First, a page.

Jilting Hollywood for her own £6m baby Aficionados of this rather macabre sport know there are two types of speech from scrumptious film stars accepting the supporting actress award: gushing or blubbing. Thandie Newton, the only only British actor to bag a Bafta at last Sunday’s ceremony, went for the gush. “And I didn’t even get you anything!” was her response to receiving a Bafta for her film Crash, before assuring us the gong was for everyone, not just her. Which, of course, it ain’t. So her ample physical charms aside, my hopes about Newton were slim. I’ve interviewed enough of them to know that the best an actress quote usually gets is, “It was such an honour to work with X,” and ending with a declaration that winning the award was “humbling”, at which the star normally commands her terrified PR to summon a limo “like now”.
But once Thandie (pronounced Tandy) is all gushed and humbled out I discover she has decidedly more whirring away upstairs. Not only did she study anthropology at Cambridge, she talks movingly about how she was sexually abused as a young actress by a much older film director and how this blighted her twenties; about how, being mixed race, she cannot find work in Britain as our films tend to be period — that is, white — romps; and about that perennial work-life balance question – shucks, you know: should I become a Hollywood megastar like my mucker Nicole Kidman, or a housewife in London’s nappy valley supreme, Queen’s Park?
Newton may have turned down 6m big ones to take the role in Charlie’s Angels then hastily accepted by Lucy Liu, but the slight figure buried in a frayed overcoat who bundles into the Notting Hill bar looks less starlet than student. It is only when partially disrobed that you see why the camera loves Newton, who starred opposite Tom Cruise in Mission Impossible II: dark, piercing eyes, delicate face and the longest neck found outside a zoo.
Appropriate, really, because Crash was decidedly animalistic. After touching down in Los Angeles to begin filming, the first question Newton was asked was whether she had any protective knickers — for a scene in which she was to be sexually assaulted by a cop. “When the film came out I felt undressed, and not just because I was sexually violated,” she says, toying with her fruit salad. “I felt emotionally vulnerable, too.”
For the film awoke unsettling memories for Newton, who aged 16 embarked on a traumatic relationship with John Duigan, the director of her first film — called, innocently enough, Flirting. She was at acting school in Tring, Hertfordshire, and he was 23 years her senior. “Shame,” she says, “can take you to places you have never been.”
But why should she have felt shame? “Sexual abuse is shaming. I was in a relationship with a much older person and in retrospect, although it was legal because I was 16, I was coerced.”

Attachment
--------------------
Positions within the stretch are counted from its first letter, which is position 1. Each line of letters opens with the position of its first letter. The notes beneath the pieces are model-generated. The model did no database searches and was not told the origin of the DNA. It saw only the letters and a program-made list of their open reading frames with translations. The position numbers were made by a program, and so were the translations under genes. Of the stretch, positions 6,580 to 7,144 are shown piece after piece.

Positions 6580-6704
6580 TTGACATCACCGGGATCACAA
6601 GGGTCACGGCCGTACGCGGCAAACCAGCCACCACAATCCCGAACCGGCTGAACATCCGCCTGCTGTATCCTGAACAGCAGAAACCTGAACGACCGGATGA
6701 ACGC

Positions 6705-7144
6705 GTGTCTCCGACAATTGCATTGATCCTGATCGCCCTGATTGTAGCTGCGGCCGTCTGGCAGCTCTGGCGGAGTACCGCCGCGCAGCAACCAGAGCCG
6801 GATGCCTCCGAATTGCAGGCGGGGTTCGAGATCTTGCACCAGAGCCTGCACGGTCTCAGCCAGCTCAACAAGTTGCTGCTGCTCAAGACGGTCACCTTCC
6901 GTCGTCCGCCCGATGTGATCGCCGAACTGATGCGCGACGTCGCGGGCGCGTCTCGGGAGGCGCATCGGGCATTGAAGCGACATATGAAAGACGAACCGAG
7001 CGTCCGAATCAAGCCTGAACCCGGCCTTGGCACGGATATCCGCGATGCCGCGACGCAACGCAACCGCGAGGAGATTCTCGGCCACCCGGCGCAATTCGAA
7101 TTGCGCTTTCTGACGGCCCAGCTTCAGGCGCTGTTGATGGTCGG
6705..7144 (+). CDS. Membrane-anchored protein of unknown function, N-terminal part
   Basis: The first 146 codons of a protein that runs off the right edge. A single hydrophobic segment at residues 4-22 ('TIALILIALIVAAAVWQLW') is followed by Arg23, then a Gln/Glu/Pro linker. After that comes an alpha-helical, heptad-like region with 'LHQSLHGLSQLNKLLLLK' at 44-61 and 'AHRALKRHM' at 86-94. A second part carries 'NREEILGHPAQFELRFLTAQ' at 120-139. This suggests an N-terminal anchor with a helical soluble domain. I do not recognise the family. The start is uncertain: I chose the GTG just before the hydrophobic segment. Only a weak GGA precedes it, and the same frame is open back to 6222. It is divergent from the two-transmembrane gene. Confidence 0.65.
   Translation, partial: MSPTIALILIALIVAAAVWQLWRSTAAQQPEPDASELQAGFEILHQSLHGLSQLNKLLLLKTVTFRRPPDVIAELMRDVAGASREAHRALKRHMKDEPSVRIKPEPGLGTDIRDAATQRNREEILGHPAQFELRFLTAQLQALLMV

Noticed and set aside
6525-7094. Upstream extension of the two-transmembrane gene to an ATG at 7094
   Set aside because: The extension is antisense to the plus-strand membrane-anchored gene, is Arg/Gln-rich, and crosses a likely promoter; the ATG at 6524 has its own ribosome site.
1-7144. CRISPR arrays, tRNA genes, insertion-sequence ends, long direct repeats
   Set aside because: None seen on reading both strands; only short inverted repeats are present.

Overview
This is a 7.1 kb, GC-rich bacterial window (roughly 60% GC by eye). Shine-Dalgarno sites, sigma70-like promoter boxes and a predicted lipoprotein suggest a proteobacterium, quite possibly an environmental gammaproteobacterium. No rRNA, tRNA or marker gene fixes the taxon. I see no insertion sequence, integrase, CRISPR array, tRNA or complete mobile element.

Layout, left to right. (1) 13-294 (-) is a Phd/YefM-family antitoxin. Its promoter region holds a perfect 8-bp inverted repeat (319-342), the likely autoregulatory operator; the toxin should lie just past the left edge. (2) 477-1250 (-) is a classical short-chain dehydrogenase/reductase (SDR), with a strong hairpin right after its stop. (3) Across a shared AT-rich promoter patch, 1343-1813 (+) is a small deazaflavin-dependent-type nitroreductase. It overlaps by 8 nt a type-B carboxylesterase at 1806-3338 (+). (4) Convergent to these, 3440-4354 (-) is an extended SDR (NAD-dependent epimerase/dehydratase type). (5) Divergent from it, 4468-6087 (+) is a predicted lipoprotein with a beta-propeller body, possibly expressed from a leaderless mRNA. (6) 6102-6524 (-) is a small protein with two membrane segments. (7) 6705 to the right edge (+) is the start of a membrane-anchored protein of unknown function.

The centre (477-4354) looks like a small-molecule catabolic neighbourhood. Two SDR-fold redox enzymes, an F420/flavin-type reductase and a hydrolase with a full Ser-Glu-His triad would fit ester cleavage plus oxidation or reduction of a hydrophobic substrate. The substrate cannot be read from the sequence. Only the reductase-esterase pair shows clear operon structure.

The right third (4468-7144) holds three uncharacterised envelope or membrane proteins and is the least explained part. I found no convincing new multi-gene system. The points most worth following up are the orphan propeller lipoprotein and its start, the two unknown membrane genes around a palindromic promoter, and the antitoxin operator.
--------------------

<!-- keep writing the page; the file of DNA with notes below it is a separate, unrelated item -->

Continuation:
Did she report it to the police? This is, after all, a serious allegation? “I am my own supreme court,” she fires back passionately. “I judge that one. And in a strict legal way there might not be a case.” She pauses: “I can feel compassion now for all those involved, including for the person I was.” For all those involved? “Well, all right then, for him.”
The relationship, which continued for six years, threatened to consume her, darkening her varsity days. “I was not a functioning person, I was a zombie,” she says. “Still, I think I might avoid my midlife crisis. I have had my trauma.” For ages she “demonised” her former lover and became “self-destructive” with “low self-esteem”. Hard, surely, for an actress meant to exude sexual confidence?
“Funnily enough, no: acting was the one thing that gave me peace; the chattering voices stopped.” Newton, 33, now euphorically married with two children, insists she has put this demon to bed, but has decided to speak up “so teenagers can see they can resist and can gain self-awareness”.
Her travails with Oliver Parker, her screenwriter hubbie, are happily more banal. As the main breadwinner only offered work in Hollywood she does not know what to do with her two girls, who seem to flourish at home in London.
Ripley, 5, had just started school when Newton won a plum role opposite Will Smith in a forthcoming flick, Pursuit of Happyness, filmed in Los Angeles before Christmas. Newton took her toddler Nico, leaving Ripley with her husband. The separation proved traumatic, for mother and daughter.
“It was terrible,” she grimaces. “You could feel the crystals had formed. I had to massage the trust back into her.” So did she feel maternal guilt?
“No, because I won’t let it happen again. Besides, Oliver had not been paid for a film he had worked on and we needed the money.”